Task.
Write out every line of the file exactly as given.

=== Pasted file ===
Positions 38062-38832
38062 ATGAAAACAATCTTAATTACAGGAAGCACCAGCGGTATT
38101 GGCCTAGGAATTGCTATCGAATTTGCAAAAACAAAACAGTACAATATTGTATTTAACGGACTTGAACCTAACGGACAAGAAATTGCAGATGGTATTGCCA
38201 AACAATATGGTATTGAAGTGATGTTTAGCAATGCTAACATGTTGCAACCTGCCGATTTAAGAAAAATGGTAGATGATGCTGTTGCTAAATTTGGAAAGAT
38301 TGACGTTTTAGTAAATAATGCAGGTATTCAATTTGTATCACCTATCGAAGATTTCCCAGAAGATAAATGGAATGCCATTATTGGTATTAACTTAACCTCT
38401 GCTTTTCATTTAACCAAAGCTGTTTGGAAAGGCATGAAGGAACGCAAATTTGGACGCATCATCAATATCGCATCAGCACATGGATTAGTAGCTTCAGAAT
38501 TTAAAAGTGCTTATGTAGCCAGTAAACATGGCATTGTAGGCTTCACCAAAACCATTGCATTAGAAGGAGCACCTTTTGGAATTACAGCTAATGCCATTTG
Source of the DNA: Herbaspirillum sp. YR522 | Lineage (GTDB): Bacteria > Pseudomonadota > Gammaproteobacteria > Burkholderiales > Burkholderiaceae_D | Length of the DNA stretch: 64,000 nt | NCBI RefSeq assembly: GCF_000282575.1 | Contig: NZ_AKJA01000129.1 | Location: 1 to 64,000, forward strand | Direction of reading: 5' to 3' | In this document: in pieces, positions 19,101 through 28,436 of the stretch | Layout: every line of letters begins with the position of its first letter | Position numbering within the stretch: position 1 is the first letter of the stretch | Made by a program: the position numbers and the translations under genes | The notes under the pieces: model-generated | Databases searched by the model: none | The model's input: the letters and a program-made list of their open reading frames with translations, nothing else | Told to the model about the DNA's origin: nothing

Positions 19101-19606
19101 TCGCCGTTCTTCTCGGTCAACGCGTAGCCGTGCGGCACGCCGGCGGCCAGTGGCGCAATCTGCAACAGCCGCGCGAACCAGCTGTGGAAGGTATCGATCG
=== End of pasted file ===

Positions 38062-38832
38062 ATGAAAACAATCTTAATTACAGGAAGCACCAGCGGTATT
38101 GGCCTAGGAATTGCTATCGAATTTGCAAAAACAAAACAGTACAATATTGTATTTAACGGACTTGAACCTAACGGACAAGAAATTGCAGATGGTATTGCCA
38201 AACAATATGGTATTGAAGTGATGTTTAGCAATGCTAACATGTTGCAACCTGCCGATTTAAGAAAAATGGTAGATGATGCTGTTGCTAAATTTGGAAAGAT
38301 TGACGTTTTAGTAAATAATGCAGGTATTCAATTTGTATCACCTATCGAAGATTTCCCAGAAGATAAATGGAATGCCATTATTGGTATTAACTTAACCTCT
38401 GCTTTTCATTTAACCAAAGCTGTTTGGAAAGGCATGAAGGAACGCAAATTTGGACGCATCATCAATATCGCATCAGCACATGGATTAGTAGCTTCAGAAT
38501 TTAAAAGTGCTTATGTAGCCAGTAAACATGGCATTGTAGGCTTCACCAAAACCATTGCATTAGAAGGAGCACCTTTTGGAATTACAGCTAATGCCATTTG
Source of the DNA: Herbaspirillum sp. YR522 | Lineage (GTDB): Bacteria > Pseudomonadota > Gammaproteobacteria > Burkholderiales > Burkholderiaceae_D | Length of the DNA stretch: 64,000 nt | NCBI RefSeq assembly: GCF_000282575.1 | Contig: NZ_AKJA01000129.1 | Location: 1 to 64,000, forward strand | Direction of reading: 5' to 3' | In this document: in pieces, positions 19,101 through 28,436 of the stretch | Layout: every line of letters begins with the position of its first letter | Position numbering within the stretch: position 1 is the first letter of the stretch | Made by a program: the position numbers and the translations under genes | The notes under the pieces: model-generated | Databases searched by the model: none | The model's input: the letters and a program-made list of their open reading frames with translations, nothing else | Told to the model about the DNA's origin: nothing

Positions 19101-19606
19101 TCGCCGTTCTTCTCGGTCAACGCGTAGCCGTGCGGCACGCCGGCGGCCAGTGGCGCAATCTGCAACAGCCGCGCGAACCAGCTGTGGAAGGTATCGATCG